JuneOntario's blog: STRESS TEST

Posted on Aug 7, 2016 1:29 PM

This summer is the hottest and driest I can remember. Other parts of the Province have been lucky with showers and thunderstorms, but here hardly any rain has fallen for months. The lawn is a parched brown expanse dotted with plantains, thistles, and a yellow-flowered leguminous weed that seems to be indestructible. The flowerbeds are filled with distinctly unhappy, stunted, and wilting perennials. Shrubs and trees are dotted with dead leaves. It’s a real stress test for the garden.

I’m glad that when I planted the flowerbeds I included a number of marginally-hardy items that are adapted to long, hot, dry summers. Saint Bernard’s Lily (Anthericum lilago) is one. It has grassy foliage, produces clouds of tiny white flowers, and self-seeds mildly.

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Rock Roses are handling the drought well. In my gravel-mulched alpine bed I planted in full sun a slew of named Helianthemum nummularium cultivars with white, pink, orange, red, and yellow flowers. Winters and deer took their toll of the original plants, and I now have just white, red, and a self-seeded coppery-pink.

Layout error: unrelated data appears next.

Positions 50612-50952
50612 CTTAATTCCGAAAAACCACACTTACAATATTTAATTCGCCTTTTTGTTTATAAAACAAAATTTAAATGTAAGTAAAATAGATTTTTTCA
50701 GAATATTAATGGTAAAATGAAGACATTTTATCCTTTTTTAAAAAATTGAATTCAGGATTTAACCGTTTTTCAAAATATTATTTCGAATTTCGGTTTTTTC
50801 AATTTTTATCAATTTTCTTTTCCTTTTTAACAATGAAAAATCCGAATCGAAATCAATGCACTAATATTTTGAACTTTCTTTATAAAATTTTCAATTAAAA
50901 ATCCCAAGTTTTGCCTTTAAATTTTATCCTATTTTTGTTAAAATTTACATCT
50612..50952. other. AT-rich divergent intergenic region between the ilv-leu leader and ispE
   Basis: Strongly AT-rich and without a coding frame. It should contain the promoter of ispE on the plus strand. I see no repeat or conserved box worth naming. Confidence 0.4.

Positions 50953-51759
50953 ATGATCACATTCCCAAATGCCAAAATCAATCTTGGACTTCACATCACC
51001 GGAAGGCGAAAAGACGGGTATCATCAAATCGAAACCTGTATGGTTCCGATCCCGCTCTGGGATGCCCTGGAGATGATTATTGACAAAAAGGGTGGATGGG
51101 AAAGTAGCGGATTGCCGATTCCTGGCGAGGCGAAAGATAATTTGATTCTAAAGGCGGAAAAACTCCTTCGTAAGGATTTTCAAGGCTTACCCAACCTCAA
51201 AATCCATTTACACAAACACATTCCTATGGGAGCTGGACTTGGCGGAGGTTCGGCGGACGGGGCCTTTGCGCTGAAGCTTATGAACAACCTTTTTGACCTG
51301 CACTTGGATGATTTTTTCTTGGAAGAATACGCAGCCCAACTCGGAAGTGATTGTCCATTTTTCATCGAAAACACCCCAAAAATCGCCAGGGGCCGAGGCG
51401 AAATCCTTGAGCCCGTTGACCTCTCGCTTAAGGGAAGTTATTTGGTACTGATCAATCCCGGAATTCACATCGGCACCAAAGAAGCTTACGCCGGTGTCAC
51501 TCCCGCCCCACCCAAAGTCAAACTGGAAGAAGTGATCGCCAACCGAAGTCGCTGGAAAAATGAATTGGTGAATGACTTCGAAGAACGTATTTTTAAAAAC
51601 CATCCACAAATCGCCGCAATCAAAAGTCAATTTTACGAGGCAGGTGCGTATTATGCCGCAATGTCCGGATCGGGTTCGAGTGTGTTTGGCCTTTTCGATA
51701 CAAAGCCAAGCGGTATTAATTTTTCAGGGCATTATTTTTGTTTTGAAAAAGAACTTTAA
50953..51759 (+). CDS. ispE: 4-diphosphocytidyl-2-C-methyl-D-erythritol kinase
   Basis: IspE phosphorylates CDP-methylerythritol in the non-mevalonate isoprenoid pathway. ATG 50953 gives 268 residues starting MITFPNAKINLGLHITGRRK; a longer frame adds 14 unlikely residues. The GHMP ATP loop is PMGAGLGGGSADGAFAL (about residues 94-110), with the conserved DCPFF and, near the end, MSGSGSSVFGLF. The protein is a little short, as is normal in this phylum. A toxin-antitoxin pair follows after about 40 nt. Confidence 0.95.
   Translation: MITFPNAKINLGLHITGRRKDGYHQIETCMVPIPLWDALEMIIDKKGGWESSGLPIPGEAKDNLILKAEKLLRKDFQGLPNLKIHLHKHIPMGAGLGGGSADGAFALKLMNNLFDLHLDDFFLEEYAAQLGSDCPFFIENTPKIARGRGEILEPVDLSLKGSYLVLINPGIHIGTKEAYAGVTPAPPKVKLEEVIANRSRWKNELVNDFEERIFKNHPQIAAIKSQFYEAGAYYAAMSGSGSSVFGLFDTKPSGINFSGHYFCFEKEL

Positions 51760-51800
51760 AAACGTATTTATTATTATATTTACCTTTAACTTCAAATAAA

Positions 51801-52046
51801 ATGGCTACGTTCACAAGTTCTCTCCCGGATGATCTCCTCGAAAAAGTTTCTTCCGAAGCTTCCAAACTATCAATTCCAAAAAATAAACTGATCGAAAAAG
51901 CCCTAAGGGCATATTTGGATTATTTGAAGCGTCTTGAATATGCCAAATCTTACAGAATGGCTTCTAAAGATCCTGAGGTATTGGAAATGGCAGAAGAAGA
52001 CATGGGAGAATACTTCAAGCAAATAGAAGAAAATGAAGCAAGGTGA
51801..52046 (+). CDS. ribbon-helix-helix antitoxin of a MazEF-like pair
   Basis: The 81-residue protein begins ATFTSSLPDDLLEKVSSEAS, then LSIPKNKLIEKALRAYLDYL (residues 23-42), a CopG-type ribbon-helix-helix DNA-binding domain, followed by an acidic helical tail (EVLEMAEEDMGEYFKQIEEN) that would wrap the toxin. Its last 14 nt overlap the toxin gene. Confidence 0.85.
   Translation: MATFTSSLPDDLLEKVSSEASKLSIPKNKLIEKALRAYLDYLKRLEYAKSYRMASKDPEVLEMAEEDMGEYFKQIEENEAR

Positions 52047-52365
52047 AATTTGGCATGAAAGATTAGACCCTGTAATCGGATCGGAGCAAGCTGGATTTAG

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Glaucium flavum, a biennial or sometimes perennial poppy, survives next to a south-facing house wall where it receives little water, and there are always seedlings to replace plants that die after flowering.

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I realized that Hollyhocks were drought-tolerant when I saw them growing in arid conditions in central Turkey. Hollyhocks were already in my present garden when I arrived, but over the years they have changed from tall, bright pink specimens growing in deep soil into short plants flowering in shades of pale pink seeded into the gravel driveway. As they are half normal height, I call them Hobbit-hocks.

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Many people would not think of foxgloves as being resistant to drought, and indeed the large-leaved biennials are not. Fortunately there are a bunch of perennial Mediterranean and alpine species that can handle full sun and dry conditions. Pink-flowered Digitalis thapsi is alas not hardy for me, and Digitalis lanata, the woolly foxglove, only lasted a few years in Zone 4, but a mixed bunch of yellows and tans have not only proved themselves hardy, they lap up full sun and seem impervious to drought. I planted Digitalis ambigua, D. dubia, D. ferruginia, D. grandiflora, D. ‘John Innes’, and D. parviflora. They have crossed themselves so many times I have no clue what they are any more, but every year there are more of them.

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So, even though the hot, dry weather is relentless and many plants are dying, my garden is sure to have some survivors.

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Horribly hot and dry here too! by threegardeners Aug 16, 2016 7:43 AM 3
Very informative; thanks for sharing by LysmachiaMoon Aug 14, 2016 7:27 AM 10

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